The electrification of heat

Electrification is one potential method of decarbonising heating. This briefing looks at why, and how the technology would work.

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By Jess Ralston


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Why electrify heating?

The theory of electrified heating is simple – use cleaner, renewable electricity to heat UK homes. The electricity grid is decarbonising rapidly (Figure 1), therefore emissions associated with electric heating are falling and will continue to do so. However, some argue that because the costs of electricity are currently higher than for gas, choosing electrification for heating risks increasing household energy bills.

Sources of electricity generation over time
Figure 1. Electricity generation by quarter and fuel source, showing fall of coal and increase in renewables in recent years. Source: Ofgem

The Committee on Climate Change (CCC) has identified that household electricity bills are often higher than gas bills because there are additional taxes and levies placed on electricity compared with gas. This includes support for policies to support renewable energy and to cut energy waste, as well as carbon taxes which are absent from domestic gas. To this end, the CCC, Citizens Advice, Policy Connect and Onward all recommend that this be reviewed.

There are several technologies that can electrify heating, some more proven than others. The Electrification of Heat Demonstration Project is currently underway, aiming to assess barriers to uptake of certain electric heating technologies on a household level.

Outside the home, widespread electrification of heat will require a number of infrastructure upgrades. Reinforced power grids, more generating technology and digital infrastructure to make the system smarter and more efficient will all be needed. This is comparable to issues associated with the electrification of transport.

Electric heating technologies

Electric (resistance) heaters

Resistance heating works by converting an electric current into heat using an electrical resistor. Some new homes in the UK already use electric radiators, while many more use portable heaters to provide additional heat during particularly cold weather.

Resistance heaters are nearly 100% efficient and like a gas boiler, are turned on and off as desired. Whilst this familiarity can be a benefit for consumers, it can also cause spikes in demand. And at the current costs of electricity, this type of electric heating can be expensive.

Electric storage heaters

Storage heaters generate heat through resistance before storing it in ceramic blocks to be released when needed. About two-thirds of the current electric heating stock in the UK is storage heaters.

The ability to store heat means they can run when electricity is cheapest and cleanest – generally overnight – but still provide heat when needed. This storage ability can also be used to balance the electricity grid, a potential source of revenue, or cheaper bills.

Heat pumps

Heat pumps extract ambient heat in either the air, ground or water and raise it to a much higher temperature using a compressor and a condenser.

This concentration of heat means that heat pumps are highly efficient, producing three units of heat for each unit of energy consumed. Heat pumps are much more cost effective, and less carbon intensive than resistance heaters. They do, however, work best in well-insulated homes and are usually designed to run at lower temperatures but all the time, providing a different user experience than gas boilers.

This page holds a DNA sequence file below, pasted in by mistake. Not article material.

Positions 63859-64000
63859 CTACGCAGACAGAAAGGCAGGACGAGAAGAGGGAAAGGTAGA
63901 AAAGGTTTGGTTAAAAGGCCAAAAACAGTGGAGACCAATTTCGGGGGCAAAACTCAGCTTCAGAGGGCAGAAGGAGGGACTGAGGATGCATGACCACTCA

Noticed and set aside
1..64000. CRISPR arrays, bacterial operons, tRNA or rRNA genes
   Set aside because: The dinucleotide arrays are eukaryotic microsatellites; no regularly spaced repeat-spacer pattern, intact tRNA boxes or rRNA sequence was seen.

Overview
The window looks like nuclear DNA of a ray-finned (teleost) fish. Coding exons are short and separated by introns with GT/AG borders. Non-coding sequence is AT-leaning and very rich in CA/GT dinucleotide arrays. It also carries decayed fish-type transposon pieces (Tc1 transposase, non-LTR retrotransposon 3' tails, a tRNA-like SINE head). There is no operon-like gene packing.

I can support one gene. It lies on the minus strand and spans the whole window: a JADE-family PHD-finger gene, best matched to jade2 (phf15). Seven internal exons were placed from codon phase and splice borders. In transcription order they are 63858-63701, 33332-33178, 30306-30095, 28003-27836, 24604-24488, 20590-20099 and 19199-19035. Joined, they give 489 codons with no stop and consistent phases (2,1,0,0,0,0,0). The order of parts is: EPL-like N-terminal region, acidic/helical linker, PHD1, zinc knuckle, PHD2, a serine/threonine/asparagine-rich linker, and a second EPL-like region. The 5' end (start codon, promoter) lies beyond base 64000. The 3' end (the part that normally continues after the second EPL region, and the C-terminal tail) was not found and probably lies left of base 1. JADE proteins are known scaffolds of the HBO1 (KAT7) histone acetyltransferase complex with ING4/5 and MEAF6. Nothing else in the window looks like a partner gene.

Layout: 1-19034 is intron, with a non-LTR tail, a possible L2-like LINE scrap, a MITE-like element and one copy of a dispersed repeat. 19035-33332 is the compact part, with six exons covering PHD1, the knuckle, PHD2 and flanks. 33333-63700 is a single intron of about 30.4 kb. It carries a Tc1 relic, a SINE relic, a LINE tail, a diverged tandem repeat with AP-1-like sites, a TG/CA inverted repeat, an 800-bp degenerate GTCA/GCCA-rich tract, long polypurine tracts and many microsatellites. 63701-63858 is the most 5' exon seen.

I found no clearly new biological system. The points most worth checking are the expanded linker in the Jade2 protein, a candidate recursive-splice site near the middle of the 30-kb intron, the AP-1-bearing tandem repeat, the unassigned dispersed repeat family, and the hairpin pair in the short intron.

Heat pump
Figure 2. Heat pumps are already popular in some European countries and work in extremely hot and cold environments, either cooling or heating appropriately. Source: Canva

While they are popular in some countries – France and Sweden each have about one million installed – there are only about 160,000 heat pumps in the UK, with installations running at about 20,000 a year. For comparison, more than 1.5 million gas boilers are installed each year in British homes, second only to China.

Industry experts agree that heat pump use is very likely to rise, with some estimating that 1 million will be needed annually by the mid-2030s. The CCC back this, indicating that 4 million heat pump installations could be required by 2030.

There is a growing consensus that heat pumps will be a major source of clean heat in the UK. Heat pumps are available to buy now, resulting in immediate emissions reduction. Low carbon gases, on the other hand, are still being developed.

An electrified heat pathway has the potential to create large carbon emission savings with some estimating in the region of 5 - 15MtCO2e (at the moment, the residential sector is responsible for 69.1MtCO2e per year). Although, this does come at a significant cost (£190 - £270 billion) when taking into account the upgrading and reinforcing of electricity grid infrastructure, as well as the heating systems within homes themselves.

The vast majority of net zero future scenarios include the electrification of heating to some degree, ranging up to a fully electric heating infrastructure with heat pumps the popular choice for most homes. The new ‘Green Homes Grant’ will also support heat pump installations, with a voucher of up to £5,000 for most homeowners available. With the heat pump industry claiming they are ready to deliver, and the Clean Heat Grant and Future Homes Standard coming into force over the next couple of years, significant growth in electric heating in the UK is expected.